- Colesville and a town in Ohio have switched names, according to Google Maps. The Canton Repository reported last week that their town was appearing as "Colesville" on the map website, which updated their symbols and place designations last week. Meanwhile, if you type in "Colesville, MD," it'll take you to the right place - the crossroads at New Hampshire Avenue and Randolph Road that usually takes a Silver Spring address - but it'll say Canton. While a slew of complaints from Ohio got their label fixed, Canton, Maryland remains.
- Greater Greater writes about a church in McLean that's exploring ways to turn its suburban campus into a small, mixed-use neighborhood. That might be useful for the large houses of worship along New Hampshire Avenue, the so-called "highway to heaven." Giving their congregants more opportunities to live nearby (other than large single-family homes) could reduce local traffic AND build stronger religious communities. The First Baptist Church's 2005 proposal to build apartments on their property at Wayne and Fenton failed, though a church in Clarendon broke ground on a similar project last month.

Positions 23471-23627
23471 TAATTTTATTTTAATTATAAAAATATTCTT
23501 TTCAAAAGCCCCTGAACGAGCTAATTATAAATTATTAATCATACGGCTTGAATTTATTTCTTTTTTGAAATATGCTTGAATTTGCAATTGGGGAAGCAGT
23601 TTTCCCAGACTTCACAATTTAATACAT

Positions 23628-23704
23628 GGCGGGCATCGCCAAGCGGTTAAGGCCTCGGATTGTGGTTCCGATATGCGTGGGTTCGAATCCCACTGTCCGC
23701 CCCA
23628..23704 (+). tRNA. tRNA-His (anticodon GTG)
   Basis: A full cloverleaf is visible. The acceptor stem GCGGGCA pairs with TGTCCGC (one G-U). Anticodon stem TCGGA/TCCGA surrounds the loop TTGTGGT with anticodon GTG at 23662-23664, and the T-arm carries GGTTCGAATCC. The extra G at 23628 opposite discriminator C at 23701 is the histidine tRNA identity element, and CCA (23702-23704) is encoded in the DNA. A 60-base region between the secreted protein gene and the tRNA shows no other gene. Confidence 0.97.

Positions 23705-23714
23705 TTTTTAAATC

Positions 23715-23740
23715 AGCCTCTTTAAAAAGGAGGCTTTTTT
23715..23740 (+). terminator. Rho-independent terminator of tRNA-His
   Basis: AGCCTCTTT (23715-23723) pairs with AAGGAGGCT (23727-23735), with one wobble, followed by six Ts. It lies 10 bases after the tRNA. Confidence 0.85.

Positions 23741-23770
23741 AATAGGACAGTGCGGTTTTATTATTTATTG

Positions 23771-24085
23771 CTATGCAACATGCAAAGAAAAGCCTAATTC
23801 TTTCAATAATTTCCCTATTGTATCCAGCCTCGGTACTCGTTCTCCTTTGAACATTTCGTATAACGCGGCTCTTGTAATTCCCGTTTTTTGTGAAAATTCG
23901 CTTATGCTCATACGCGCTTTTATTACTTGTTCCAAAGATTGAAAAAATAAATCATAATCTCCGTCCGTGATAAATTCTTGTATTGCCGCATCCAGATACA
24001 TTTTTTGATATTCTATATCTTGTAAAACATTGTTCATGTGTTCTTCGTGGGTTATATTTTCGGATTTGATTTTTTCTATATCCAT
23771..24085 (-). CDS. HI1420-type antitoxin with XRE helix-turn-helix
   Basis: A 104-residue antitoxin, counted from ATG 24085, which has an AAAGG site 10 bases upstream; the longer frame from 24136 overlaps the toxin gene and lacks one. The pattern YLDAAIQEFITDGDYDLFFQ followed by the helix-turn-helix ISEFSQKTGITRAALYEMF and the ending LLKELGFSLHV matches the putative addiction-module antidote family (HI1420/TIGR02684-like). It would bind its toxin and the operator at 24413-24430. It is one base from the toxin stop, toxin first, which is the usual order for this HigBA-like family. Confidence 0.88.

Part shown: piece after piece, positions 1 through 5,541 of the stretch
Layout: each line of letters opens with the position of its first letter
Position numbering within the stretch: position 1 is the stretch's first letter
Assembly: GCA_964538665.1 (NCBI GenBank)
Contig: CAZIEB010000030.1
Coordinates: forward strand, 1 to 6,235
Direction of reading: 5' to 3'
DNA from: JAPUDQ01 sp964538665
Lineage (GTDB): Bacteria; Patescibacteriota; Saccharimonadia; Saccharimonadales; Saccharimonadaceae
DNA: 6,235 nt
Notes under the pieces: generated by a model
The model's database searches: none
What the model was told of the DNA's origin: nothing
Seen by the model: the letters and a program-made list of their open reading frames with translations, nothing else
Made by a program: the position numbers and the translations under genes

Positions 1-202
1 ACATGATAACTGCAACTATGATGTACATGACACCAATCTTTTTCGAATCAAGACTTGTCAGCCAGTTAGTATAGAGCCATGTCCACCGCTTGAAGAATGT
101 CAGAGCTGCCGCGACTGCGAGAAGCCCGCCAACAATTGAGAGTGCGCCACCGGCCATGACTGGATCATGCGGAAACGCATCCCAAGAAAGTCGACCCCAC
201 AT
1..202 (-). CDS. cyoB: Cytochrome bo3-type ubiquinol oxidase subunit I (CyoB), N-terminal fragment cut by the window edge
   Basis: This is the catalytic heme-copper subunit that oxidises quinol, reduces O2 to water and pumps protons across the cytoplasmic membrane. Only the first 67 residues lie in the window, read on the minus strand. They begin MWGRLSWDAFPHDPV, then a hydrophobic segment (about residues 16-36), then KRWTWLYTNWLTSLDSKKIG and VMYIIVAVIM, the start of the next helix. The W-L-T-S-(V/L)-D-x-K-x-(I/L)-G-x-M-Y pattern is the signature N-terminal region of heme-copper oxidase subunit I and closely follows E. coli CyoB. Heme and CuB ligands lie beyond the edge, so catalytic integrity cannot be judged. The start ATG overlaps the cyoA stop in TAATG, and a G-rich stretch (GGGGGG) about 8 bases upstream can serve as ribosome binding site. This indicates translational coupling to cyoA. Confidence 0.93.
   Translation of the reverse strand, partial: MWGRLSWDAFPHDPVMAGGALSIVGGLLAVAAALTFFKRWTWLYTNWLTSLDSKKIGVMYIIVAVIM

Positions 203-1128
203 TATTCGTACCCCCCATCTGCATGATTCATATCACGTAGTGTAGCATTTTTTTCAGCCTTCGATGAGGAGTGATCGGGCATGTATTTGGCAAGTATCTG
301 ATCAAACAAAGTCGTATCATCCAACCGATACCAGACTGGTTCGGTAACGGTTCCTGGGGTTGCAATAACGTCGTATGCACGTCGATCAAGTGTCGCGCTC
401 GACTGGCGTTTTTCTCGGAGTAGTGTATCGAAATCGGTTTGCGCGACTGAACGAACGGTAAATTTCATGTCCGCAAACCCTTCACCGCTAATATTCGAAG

- The Department of Parks is holding a community meeting to discuss a temporary skate spot that'll be built in Woodside Park this winter. That meeting's at 7pm Wednesday at the Park and Planning Commission, located across from the park at Spring and Georgia.
- Samuel Myers, better known as Bonifant Street dry-cleaner Jim Dandy, will receive the 2009 Neal Potter Path of Achievement Award this year. Named for the former County Executive, the prize honors Montgomery County residents over 60 who have contributed to their community.
Ninety-four years old, Myers has owned the cleaners since 1972 but will have to leave soon as his and several other businesses along Bonifant are cleared to make way for a new apartment building. He'll be recognized in a ceremony at 4pm Thursday in the Music Center at Strathmore at Rockville Pike and Tuckerman Lane in North Bethesda.